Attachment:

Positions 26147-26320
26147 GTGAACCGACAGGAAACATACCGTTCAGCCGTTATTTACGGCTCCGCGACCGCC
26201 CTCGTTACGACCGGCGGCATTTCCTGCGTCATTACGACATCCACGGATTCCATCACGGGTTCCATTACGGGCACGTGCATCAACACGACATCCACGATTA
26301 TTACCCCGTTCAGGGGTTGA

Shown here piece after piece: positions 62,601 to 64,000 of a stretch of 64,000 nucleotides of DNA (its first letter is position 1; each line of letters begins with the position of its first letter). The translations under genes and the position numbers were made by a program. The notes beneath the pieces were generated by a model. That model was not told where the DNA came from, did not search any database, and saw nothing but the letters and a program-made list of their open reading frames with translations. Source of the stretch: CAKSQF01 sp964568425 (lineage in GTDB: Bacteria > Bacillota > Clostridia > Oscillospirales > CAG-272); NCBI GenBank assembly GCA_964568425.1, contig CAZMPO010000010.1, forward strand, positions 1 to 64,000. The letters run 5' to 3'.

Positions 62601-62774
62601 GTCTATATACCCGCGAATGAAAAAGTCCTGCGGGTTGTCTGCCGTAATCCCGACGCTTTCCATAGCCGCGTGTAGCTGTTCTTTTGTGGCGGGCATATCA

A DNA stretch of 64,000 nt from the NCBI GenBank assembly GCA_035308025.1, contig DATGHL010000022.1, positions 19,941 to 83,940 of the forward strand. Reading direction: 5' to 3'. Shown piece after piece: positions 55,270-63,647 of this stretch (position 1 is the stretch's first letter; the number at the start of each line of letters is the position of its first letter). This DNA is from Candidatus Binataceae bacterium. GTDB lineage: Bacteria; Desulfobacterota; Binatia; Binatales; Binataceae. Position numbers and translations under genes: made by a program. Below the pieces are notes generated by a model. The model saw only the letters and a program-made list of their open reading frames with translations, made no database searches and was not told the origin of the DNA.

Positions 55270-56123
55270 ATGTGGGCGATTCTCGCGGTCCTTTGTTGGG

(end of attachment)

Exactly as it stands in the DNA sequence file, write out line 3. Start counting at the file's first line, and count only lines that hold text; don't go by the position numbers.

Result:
26201 CTCGTTACGACCGGCGGCATTTCCTGCGTCATTACGACATCCACGGATTCCATCACGGGTTCCATTACGGGCACGTGCATCAACACGACATCCACGATTA